4 December 2022

Long distance trade

We often think that ancient people lived in separation with little contacts to humans living in other parts of the world. This view is, however, incorrect because trade has been more or less global for thousands of years.

I wrote in May about ivory trade between Greenland and what is today Ukraine in medieval times. And last week I noticed a new scientific investigation showing that a Late Bronze Age shipwreck - from 3 300 years ago - found off the Turkish coast carried tin ingots, of which one third was produced of ores from Central Asia, thousands of kilometers from shipwrecks location.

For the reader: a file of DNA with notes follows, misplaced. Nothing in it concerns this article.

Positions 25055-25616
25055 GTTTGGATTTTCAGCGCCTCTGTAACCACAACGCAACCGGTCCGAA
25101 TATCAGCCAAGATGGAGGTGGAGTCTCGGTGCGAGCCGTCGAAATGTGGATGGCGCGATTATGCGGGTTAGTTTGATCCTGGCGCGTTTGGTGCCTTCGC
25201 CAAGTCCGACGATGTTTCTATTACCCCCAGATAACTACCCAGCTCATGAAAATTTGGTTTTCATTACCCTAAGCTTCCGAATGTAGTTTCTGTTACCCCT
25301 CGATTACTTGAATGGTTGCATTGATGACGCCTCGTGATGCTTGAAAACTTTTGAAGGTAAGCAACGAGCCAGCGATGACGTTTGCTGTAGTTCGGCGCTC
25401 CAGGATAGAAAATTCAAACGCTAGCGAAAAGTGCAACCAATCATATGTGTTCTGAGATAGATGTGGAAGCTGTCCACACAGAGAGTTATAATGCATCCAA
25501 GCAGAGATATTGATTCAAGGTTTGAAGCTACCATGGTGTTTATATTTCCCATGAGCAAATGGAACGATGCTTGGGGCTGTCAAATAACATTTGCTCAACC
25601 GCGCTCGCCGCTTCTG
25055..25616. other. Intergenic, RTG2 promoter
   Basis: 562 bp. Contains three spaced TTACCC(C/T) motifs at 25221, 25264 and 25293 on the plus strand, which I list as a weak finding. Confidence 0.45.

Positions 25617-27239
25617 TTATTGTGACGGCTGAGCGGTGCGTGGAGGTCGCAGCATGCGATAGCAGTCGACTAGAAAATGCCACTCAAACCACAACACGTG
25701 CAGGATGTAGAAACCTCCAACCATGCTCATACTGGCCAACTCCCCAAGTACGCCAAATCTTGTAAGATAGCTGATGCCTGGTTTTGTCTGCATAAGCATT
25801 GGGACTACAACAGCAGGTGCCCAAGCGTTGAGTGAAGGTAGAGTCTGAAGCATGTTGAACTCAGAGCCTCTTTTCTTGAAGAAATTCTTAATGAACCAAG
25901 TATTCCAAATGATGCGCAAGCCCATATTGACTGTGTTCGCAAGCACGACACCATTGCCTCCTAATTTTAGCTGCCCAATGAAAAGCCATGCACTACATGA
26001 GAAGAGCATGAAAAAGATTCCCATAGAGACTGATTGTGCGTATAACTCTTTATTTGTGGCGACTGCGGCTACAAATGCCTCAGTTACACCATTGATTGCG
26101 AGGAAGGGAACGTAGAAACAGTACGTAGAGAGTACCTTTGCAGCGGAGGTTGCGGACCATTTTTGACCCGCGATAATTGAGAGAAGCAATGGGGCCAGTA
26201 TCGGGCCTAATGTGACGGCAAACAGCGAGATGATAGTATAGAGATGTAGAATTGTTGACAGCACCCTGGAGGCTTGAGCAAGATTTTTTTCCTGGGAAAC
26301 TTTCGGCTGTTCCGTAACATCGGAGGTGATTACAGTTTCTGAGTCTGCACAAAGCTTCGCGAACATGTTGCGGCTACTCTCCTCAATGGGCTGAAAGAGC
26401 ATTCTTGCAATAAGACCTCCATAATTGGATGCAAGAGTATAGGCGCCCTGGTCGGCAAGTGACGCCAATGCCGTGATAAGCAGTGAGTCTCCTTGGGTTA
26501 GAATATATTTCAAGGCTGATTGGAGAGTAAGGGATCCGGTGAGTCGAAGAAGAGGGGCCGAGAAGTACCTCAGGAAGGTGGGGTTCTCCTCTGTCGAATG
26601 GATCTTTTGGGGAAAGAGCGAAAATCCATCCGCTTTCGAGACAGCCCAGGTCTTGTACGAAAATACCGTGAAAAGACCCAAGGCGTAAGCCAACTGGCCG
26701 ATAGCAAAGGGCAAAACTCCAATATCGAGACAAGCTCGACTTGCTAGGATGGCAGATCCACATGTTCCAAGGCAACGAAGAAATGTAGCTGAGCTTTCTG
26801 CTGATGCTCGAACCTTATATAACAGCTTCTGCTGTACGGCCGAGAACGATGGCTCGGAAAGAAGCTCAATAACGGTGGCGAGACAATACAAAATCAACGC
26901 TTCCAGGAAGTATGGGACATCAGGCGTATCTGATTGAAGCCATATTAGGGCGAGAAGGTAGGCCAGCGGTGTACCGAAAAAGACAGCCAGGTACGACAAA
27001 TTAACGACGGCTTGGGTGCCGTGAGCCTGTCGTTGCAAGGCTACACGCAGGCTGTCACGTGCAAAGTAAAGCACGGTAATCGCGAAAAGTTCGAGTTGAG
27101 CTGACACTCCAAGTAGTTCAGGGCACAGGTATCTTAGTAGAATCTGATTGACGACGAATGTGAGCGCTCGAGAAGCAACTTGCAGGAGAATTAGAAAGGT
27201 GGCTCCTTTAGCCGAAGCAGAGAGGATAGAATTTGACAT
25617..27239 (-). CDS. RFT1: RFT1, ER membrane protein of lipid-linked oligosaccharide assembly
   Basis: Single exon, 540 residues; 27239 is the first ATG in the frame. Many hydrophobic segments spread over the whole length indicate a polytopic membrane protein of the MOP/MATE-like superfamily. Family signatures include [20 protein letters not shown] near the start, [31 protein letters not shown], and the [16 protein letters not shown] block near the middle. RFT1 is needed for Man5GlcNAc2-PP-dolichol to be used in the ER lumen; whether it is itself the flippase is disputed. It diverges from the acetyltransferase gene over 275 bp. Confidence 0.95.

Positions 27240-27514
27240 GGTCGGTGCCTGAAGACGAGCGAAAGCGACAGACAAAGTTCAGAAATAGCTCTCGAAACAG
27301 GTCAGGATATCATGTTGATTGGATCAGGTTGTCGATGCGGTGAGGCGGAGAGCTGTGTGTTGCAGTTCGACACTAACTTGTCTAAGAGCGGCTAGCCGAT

The finding added evidence on a vast, disparate and culturally diverse network of trade that relied as much on the participation of small regional communities as on large, centralized states during the Late Bronze Age. And which formed a basis for the economic development that ultimately - during the following millenia - led to the current world based on global trade and cultural exchange forming the basis of the current way of living throughout the world.

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